Vitamins in childhood – All you need to know

Eating the right stuff in childhood: it’s an age old battle between childhood wilfulness (or rather, unwillingness) and the wit, creativity and downright unrelenting dedication of the parent. But what’s a mum or dad to do when carrots won’t really make their kid see in the dark, and just how can they possibly ensure that those much protested against greens are accepted without a WWF worthy style wrestle each evening?

Fruit & Veg

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Taking stock: Which vitamins are essential for the healthy child?

Let’s begin by getting to grips with the vitamins that a healthy child needs for all that super-fast growing and developing. In fact, this particular topic needn’t be a matter of precise mathematical equations of vitamin D, Mineral Z and some impossible to produce protein compound. Instead you should focus upon a balanced diet that includes all of the following:

– Milk and dairy – Such as cheese and yogurt (although you should opt for the low fat versions for kiddies under 3);

– A good selection of fresh fruits and leafy green veg;

– Food with plenty of protein such as chicken, fish, meat and eggs;

– Foods with body-loving grains, such as steel-cut oats and brown rice.

Oh, and if you really need to know what specific vitamins and minerals you should be seeking out then here’s the list:

– Vitamin As (for growth and development as well as tissue and bone repair for all those childhood slips, trips and falls);

– Vitamin Bs (for energy and the development of healthy circulation);

– Vitamin C (for muscle that develops as it should and for healthy skin);

– Vitamin D (for healthy bone and tooth growth and to absorb calcium well);

– Calcium (for strong teeth and bones);

– Iron (for healthy red blood cells and muscle building).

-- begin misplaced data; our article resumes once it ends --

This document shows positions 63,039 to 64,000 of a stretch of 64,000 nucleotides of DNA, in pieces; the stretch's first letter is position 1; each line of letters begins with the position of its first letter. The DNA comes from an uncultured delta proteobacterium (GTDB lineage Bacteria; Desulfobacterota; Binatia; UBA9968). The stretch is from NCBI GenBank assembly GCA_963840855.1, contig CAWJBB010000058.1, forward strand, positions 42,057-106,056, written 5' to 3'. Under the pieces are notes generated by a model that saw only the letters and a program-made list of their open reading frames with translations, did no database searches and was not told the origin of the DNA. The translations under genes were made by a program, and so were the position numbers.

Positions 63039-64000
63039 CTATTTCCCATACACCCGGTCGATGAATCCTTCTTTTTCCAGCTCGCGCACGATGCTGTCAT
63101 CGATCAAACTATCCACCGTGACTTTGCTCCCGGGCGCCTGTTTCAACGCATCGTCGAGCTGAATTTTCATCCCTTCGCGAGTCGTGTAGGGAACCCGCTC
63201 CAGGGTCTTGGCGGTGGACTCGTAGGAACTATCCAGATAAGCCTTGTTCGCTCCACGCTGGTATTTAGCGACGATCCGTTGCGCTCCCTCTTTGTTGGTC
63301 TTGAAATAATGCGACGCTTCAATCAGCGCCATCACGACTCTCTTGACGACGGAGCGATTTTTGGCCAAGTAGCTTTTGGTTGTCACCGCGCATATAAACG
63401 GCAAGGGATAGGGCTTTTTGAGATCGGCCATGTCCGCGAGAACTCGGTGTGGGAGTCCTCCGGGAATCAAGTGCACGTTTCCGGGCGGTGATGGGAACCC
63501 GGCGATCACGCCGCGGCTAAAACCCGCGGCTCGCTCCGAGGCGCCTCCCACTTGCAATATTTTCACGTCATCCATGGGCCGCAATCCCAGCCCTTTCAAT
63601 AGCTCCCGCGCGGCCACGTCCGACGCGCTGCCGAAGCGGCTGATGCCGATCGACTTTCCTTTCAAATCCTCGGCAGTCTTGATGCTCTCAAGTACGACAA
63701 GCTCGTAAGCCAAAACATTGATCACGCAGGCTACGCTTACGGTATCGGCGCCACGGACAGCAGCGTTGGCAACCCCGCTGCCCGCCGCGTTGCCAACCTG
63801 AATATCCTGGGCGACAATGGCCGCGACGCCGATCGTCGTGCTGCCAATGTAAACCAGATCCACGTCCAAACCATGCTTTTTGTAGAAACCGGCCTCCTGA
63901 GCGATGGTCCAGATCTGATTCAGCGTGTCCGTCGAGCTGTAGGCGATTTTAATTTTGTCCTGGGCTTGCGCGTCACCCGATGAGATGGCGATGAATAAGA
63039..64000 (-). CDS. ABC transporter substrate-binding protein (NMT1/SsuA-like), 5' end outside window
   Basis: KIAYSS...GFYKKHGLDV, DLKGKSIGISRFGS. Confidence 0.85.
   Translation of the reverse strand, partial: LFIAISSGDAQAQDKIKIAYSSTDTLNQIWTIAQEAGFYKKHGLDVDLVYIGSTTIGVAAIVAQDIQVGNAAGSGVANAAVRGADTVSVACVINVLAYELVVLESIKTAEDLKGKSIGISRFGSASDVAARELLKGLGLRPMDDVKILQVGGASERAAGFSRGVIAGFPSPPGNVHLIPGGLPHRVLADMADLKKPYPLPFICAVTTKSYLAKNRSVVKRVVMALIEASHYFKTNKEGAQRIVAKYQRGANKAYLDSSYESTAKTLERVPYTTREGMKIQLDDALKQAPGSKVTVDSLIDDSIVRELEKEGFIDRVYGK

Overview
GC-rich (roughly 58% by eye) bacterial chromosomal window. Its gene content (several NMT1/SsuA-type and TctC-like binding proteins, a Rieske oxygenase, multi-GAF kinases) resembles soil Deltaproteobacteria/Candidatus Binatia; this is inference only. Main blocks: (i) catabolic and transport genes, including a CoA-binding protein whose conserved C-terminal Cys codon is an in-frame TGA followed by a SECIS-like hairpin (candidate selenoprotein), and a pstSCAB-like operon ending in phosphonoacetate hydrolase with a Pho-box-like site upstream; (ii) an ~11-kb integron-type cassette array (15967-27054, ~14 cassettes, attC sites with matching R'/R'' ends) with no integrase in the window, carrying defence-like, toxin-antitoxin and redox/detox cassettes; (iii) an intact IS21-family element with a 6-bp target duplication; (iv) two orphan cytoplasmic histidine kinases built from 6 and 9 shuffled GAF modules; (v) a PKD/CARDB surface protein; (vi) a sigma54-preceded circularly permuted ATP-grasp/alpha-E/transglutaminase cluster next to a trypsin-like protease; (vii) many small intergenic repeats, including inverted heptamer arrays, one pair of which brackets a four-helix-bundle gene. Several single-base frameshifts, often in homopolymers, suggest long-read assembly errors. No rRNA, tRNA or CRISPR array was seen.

Making meals both healthy and fun!

So now that you know what you need, how the heck do you get those many vitamins and minerals into your little one? Well, here are four fun ideas to begin with!

1. Get creative

So cheese, carrots and salad sound like every child’s worst nightmare. But a tiger with cheese for a body, carrot for fiery hair that is grazing in a field (made of salad)? Now that’s a different story! Creating fun scenes such as these is a great way of engaging your child.

2. Get them involved

Getting your child involved with cooking, baking and meal making is a great way of engaging them within their meals – and it also provides them with essential life skills.

3. Provide a little (reward based) encouragement

Ah, the good old star chart. It can always be relied upon for the trickiest of tasks, and this is no truer than when attempting to feed your child something new or particularly unappreciated. So provide a set reward for this task each week, and don’t resort to upping the star rewards or providing an instant fast track to a present – stick with consistent encouragement, not bribery.

4. Make meal times something to look forward to

It helps if your child actually looks forward to dinner times, rather than preparing themselves for a routine, epic tantrum. So consider the ways in which you can make meal time fun. Perhaps you could play table games, have a conversation jar or hold a themed night.

5. Put a (little) control into their hands

Kids are far more amendable to healthy food if they feel that they have had some choice in the matter. So why not try out a tapas self-serve style dinner? Simply print out a menu, from which they must choose at least two veg, and allow them to mix and match their own meal.

Image Credits: popsugar food